Successful veganism isn’t about the food

December 10, 2010

Erin called me out in the comments about last week’s newsletter, thinking I was advocating a progressively more restrictive vegan diet (and again Erin, thanks for the feedback and it’s not your reading, it’s my writing that’s to blame for the confusion.)

The truth is, you could eat nothing but mashed potatoes and vitamin pills for all I care, as long as the journey that got you there made sense.  The food takes up most of our attention, but being a longtime vegan is about so much more than that:

Like I said in the video, maybe it’s time to focus less on why people stop being vegan and more on why they stay. What non-food related vegan breakthrough did you have in 2010? Let us know in the comments!

{ 13 comments… read them below or add one }

Amanda December 11, 2010 at 1:27 am

I think my breakthrough came in the form of being much more aware of how my decisions can greatly affect the world around us all. For instance, we wanted to adopt a dog. I wanted an abandoned doggie from the local shelter, my husband wanted a puppy from a breeder. After reading up on how for every dog you buy from a store or breeder, you essentially kill one in an animal shelter by not adopting that perfectly good animal. To me, it makes the decision easy….and to pursuade my other half, who says, “animal shelters are depressing”, I put a screen shot of the scene in “Earthlings” where the animal shelter dogs are being shoved in an outdoor gas chamber….. Needless to say, we’re going to the shelter this weekend.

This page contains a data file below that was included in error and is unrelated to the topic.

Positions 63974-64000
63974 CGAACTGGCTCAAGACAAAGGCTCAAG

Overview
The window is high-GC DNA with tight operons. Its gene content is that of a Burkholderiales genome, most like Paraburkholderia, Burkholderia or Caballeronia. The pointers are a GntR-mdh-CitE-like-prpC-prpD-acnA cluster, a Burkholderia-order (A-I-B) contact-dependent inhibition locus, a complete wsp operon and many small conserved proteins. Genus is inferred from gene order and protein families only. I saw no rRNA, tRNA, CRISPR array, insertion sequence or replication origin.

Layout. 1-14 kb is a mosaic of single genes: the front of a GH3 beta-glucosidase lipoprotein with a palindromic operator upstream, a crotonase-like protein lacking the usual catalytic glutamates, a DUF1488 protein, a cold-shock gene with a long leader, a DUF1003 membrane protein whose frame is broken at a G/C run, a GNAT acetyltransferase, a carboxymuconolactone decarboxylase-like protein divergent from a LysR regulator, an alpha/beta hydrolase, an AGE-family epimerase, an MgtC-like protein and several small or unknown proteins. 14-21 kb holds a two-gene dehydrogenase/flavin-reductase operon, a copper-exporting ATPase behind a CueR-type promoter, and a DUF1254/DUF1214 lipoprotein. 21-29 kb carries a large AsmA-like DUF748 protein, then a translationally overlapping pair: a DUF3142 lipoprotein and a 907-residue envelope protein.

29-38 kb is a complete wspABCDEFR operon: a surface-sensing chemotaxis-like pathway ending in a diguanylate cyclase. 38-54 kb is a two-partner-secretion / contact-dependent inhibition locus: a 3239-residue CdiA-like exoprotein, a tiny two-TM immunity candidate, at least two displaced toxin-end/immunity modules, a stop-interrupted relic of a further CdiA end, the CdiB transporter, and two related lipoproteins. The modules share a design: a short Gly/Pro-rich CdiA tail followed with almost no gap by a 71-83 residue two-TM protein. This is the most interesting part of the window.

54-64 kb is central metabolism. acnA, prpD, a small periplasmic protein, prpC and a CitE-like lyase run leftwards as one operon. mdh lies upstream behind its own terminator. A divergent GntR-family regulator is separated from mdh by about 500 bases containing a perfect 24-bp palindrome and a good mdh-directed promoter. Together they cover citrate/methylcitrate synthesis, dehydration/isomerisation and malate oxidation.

I’m by no means a Marxist Feminist Vegan like some people, but I think just being more aware of how our desicions can impact the lives of others, and doing our best to live animal and people-friendly, we can make this lifestyle look easy, attainable, and better!

Erin December 11, 2010 at 12:50 pm

I’m going to cheat, because mine has to do with food 🙁
I ordered some vegan marshmallows from Sweet and Sarah recently, and bragged about it when they came on my facebook page. I hadn’t really thought much about gelatin, just that it was animal product, so I wanted an alternative. It was just a word to me.
A friend responded to my brag post by saying, “Why wouldn’t regular marshmallows be vegan?” Instead of just answering that they had gelatin, I did a quick search for what gelatin was made of. Bones, tendons, ground, …mixed with sugar to make sweets? The whole idea was so gross.
It was a reminder that the things I’m avoiding like gelatin are not just words with little meaning, they are disgusting things. I saw L-cystine in the ingredients list for some tortillas I was considering buying the other day. I literally thought of feathers. That’s not what I want in my tortilla.